Trash Music Update: Pitched Gongs

note: the terms for using the samples and music in this page (entirely royalty free) are laid out in this document.

The batch of samples in my previous post (the “Trash Music” link on the top of this page) contains a series of pitched notes, all derived from one single beat on the litter bin with an egg beater. I used the free audio editing software Audacity to create the different pitches. While it is possible to play tunes with those sounds, the harmonics are very complex – they don’t always match the natural overtones of a conventional musical instrument – which makes it difficult to determine the actual key.

Fixing this is a job for Metasynth, which I sometimes call my Electroacoustic Microscope. It is sort of pricy, but I can recommend it highly to anybody who makes experimental music. It is a completely self contained Digital Audio Workstation, without any plugins or MIDI features. It has allowed me to get rid of almost all of my continuously growing collection of little utilities programmed with “Patchers”: cSound, PD, Max/MSP, etc…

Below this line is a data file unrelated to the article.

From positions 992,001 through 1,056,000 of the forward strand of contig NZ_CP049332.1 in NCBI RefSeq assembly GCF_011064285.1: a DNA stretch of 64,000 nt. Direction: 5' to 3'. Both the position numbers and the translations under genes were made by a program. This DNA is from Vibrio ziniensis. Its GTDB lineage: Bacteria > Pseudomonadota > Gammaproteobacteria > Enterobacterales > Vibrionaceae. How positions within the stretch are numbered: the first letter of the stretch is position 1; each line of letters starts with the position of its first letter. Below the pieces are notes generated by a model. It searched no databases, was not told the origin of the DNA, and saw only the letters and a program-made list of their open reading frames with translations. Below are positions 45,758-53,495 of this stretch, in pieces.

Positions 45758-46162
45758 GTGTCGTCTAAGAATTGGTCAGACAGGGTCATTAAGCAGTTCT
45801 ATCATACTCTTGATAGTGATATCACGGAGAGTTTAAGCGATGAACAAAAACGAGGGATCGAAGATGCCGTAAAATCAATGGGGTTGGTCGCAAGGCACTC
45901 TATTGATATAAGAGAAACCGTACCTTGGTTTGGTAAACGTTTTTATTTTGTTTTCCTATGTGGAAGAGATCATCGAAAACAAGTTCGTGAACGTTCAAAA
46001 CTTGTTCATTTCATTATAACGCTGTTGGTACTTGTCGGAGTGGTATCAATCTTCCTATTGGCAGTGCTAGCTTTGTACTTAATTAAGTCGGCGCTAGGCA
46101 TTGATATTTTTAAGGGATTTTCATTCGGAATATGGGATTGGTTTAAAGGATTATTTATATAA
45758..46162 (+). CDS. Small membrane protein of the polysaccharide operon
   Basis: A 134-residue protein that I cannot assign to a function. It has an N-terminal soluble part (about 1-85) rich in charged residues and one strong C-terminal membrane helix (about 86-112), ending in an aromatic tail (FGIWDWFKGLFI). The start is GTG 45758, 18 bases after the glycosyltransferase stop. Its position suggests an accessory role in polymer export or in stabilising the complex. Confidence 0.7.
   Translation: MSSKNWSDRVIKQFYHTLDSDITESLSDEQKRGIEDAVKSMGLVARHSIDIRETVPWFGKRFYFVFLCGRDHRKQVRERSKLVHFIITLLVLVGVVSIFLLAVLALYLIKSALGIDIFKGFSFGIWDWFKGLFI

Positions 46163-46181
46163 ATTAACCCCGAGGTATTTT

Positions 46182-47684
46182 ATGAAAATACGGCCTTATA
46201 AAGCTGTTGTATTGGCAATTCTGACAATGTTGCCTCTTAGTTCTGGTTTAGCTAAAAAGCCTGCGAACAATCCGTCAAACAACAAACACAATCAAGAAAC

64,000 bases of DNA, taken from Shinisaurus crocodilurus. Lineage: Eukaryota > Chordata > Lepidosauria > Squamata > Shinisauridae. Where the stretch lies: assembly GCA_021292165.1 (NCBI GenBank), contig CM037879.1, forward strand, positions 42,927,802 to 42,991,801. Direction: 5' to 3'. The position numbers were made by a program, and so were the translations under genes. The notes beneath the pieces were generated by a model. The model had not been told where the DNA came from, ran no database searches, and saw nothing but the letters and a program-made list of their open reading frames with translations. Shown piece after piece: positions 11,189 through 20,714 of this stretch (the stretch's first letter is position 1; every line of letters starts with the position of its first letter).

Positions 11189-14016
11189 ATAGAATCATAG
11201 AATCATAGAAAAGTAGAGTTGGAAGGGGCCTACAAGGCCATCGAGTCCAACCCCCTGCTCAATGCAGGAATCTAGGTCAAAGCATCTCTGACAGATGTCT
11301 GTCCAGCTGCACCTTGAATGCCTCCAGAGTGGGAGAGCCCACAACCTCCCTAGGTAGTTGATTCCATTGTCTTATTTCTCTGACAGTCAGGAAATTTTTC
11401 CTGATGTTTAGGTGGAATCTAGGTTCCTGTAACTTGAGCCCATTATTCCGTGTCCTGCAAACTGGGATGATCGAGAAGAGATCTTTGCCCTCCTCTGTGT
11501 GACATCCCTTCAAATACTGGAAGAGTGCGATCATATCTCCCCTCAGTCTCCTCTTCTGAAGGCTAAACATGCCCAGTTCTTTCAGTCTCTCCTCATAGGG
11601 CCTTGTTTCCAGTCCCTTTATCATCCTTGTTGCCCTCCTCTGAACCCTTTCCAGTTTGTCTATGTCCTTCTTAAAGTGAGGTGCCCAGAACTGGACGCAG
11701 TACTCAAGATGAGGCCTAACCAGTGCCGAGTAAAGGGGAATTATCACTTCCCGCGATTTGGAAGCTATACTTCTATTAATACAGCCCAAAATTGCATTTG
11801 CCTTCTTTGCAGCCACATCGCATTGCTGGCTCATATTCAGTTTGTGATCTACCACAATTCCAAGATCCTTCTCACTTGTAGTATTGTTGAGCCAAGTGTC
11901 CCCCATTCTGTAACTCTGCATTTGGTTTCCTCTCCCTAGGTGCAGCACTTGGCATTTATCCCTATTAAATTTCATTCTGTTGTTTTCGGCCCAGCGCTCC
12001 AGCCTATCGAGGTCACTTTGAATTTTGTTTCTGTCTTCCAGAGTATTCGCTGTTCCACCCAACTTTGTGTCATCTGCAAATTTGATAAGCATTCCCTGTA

It has a feature called Spectrum Synth, which lets me analyze and manipulate the harmonics of individual grains of sound (Fast Fourier Transformation), recombine and blend the grains in any order (Granular Synthesis) and stretch them at the same time. I can also combine characteristics of different instruments (and voices!) with each other to create sounds nobody has heard before.

This “Gong” sound was almost embarrassingly simple to create. I stretched a single beat and filtered out some of the complex harmonics, but not all of them – they give the sound its metallic character – just enough to be able to tune it reasonably well to an unambiguous pitch. Then I instructed Metasynth to create a sequence of notes at minor third intervals, and I used Audacity to fill in the Gaps. As I am typing this, I can think of an even quicker and easier method: create three interlocking sequences using Metasynth… ah, well, next time…

Here is the result: Litter Bin Gongs (MPEG 4 audio in the iPod / iTunes format, 1.4 MB, opens in a new window). The root note of this chromatic sequence is a definite A sharp.
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